The acquisition of James Harden makes the Rockets worth a second look. In one deft move, an ambiguous roster of trade bait and could-be stars has taken on a surer form and a more definite direction. They're not quite ready for the playoff race, but with an offensive ace (Harden), an elite defensive big man (Asik) and a wild-card playmaker (Lin), Houston finally has a core with upward mobility and some star power. Come next summer, the Rockets will have the cap room necessary to lure another max (or sub-max, if the market allows) free agent to fill out the frontcourt, and ideally, they'll develop into a contender over the long term through value additions and internal development.
That may seem a long shot with the Thunder and Heat loaded for the foreseeable future, but Harden makes the dream possible. There aren't many aspects of offensive play in which the newest Rocket doesn't excel, and its from that versatility that Harden could vault toward superstar status. The command that Harden has over the game at just 23 years old is uncanny, and he has the skill set to put his instincts to effective use. At worst, the Rockets have added a star and a foundational piece. At best, this is Daryl Morey's dream realized, and the arrival of a primary offensive option capable of moving Houston well on the path to contention.
18. Are the Bobcats finally laying the groundwork for a legitimate rebuild?
Charlotte led the league in misery last season, and may yet wind up with one of the NBA's worst records once again. But there's an effort to build up rather than merely bottom out, and an endeavor to form some semblance of an identity behind a new head coach and a promising lottery pick. Mike Dunlap and Michael Kidd-Gilchrist look to be the soul of the new Bobcats, and while that might only lead to a season of rather spirited losing, it gives Charlotte a game plan as they look to pile up young talent.
That said, a lengthy rebuild will be a tall order for a first-time NBA head coach, particularly when the Bobcats' front office has a somewhat questionable track record. Rich Cho is in the midst of a decidedly imperfect run as Charlotte's GM, and if he bobbles another top-10 pick into a selection as underwhelming as Kemba Walker, it could burden an already delicate process with undue pressure. Kidd-Gilchrist, Bismack Biyombo and the Bobcats' other prospects walk a similarly fine line, as their continued development and gravitation toward the team's new hardworking ideals are essential if Charlotte is to succeed in its slow climb to respectability.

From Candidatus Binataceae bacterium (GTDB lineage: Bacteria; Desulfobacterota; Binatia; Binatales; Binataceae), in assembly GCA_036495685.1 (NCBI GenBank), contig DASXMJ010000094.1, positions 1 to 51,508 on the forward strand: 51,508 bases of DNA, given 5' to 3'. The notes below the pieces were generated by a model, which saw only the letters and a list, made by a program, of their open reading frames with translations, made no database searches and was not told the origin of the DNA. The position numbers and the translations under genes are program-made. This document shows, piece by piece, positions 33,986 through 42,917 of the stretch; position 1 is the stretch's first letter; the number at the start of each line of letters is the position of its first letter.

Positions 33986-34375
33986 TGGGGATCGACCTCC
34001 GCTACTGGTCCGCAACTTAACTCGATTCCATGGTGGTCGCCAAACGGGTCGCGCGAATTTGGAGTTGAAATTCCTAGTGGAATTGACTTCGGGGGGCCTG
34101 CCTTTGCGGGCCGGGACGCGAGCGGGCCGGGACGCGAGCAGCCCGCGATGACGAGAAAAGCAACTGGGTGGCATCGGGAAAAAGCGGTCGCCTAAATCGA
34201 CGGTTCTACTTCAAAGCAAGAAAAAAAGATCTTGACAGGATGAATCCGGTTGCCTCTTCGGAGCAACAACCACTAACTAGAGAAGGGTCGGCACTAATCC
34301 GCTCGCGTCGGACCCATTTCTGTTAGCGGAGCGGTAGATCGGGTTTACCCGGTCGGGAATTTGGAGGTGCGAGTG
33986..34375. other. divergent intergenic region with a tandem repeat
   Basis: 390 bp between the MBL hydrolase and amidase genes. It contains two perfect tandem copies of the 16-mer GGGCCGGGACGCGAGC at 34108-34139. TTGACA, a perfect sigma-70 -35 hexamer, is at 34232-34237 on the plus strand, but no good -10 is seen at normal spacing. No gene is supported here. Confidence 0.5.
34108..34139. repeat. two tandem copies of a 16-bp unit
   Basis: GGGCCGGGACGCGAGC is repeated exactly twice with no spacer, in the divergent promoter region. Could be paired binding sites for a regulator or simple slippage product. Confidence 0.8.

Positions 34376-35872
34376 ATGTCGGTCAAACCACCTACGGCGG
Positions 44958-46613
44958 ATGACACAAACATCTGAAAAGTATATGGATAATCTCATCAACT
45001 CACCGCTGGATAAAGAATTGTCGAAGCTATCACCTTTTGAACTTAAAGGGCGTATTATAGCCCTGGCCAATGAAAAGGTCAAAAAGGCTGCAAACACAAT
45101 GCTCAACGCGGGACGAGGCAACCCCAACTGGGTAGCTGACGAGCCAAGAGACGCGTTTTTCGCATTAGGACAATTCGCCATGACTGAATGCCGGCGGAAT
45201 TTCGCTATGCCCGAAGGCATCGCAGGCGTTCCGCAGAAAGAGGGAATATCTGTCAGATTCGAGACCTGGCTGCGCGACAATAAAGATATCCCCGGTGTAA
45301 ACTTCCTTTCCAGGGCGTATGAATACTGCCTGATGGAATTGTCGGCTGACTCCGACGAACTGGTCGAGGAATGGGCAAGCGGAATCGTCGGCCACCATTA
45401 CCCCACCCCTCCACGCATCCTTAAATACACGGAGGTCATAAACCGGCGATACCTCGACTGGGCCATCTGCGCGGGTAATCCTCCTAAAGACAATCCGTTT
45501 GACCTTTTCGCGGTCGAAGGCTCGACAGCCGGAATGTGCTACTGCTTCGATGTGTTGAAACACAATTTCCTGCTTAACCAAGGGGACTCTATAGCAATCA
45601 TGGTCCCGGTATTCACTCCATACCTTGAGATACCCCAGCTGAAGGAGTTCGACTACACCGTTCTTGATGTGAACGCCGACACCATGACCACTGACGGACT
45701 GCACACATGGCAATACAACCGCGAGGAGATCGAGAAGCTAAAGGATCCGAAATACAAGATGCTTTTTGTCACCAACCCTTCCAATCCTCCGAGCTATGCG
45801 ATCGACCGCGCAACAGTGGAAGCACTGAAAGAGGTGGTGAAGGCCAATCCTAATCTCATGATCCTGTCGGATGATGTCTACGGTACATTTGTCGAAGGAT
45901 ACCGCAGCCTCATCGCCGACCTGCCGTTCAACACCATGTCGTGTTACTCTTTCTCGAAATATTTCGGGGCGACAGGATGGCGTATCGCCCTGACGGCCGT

Can the Mavericks tread water with Dirk Nowitzki sidelined? (Glenn James/NBAE via Getty Images)
19. How can the Mavericks, Timberwolves and Warriors manage their early injury woes?
A question with no easy answer, and no real basis for clean guesswork. Kevin Love, Dirk Nowtizki and Andrew Bogut are among the best in the league at their respective positions, and their absences for three potential playoff clubs could jumble an already complicated postseason picture.
Of the three, the Warriors would seem to be in the toughest spot. We can fully expect Golden State to improve upon its league-average offense of a year ago, as the team has an arsenal of scorers and marksmen. But Bogut remains Mark Jackson's great hope for a defensive revival, and his impact on that end is absolutely irreplaceable. Few bigs in the league can match the finely tuned defensive work of a healthy Bogut, much less the battered Andris Biedrins or limited David Lee. This particular absence tests a deep Warriors roster at its weakest possible point, and if Bogut's injury drags on longer than expected, the Warriors may never get their defense on track to contend for the eighth seed.
Dallas and Minnesota are in slightly better positions, and ultimately in a race with one another to return their highly productive stars back to the court. Timing will be everything; if both Nowitzki and Love don't return on-schedule, either team would need an unexpected breakthrough to wind up in the playoffs.
20. Which team "wins the regular season" by finishing with the most wins?
Predictions here likely come down to your flavor of choice, but the most convincing option is the same team that stormed to a league-best 50 wins a year ago: the Spurs. This is an incredible offensive team with the resources necessary to withstand minor injuries and unexpected drop-offs. Eight different Spurs rotation players posted a PER (player efficiency rating) of 15.0 (the league average) or better last season, and those ranks don't even include useful assets like Boris Diaw, Stephen Jackson and Matt Bonner. In the hands of Gregg Popovich (and within the workings of his offensive system), that depth is invaluable.
Add in roster consistency, developmental opportunities for a handful of younger Spurs and an oddly weak Southwest Division, and everything comes up black and silver. San Antonio's defensive struggles will make the playoffs something different, but the Spurs are positioned well to repeat as regular-season champs.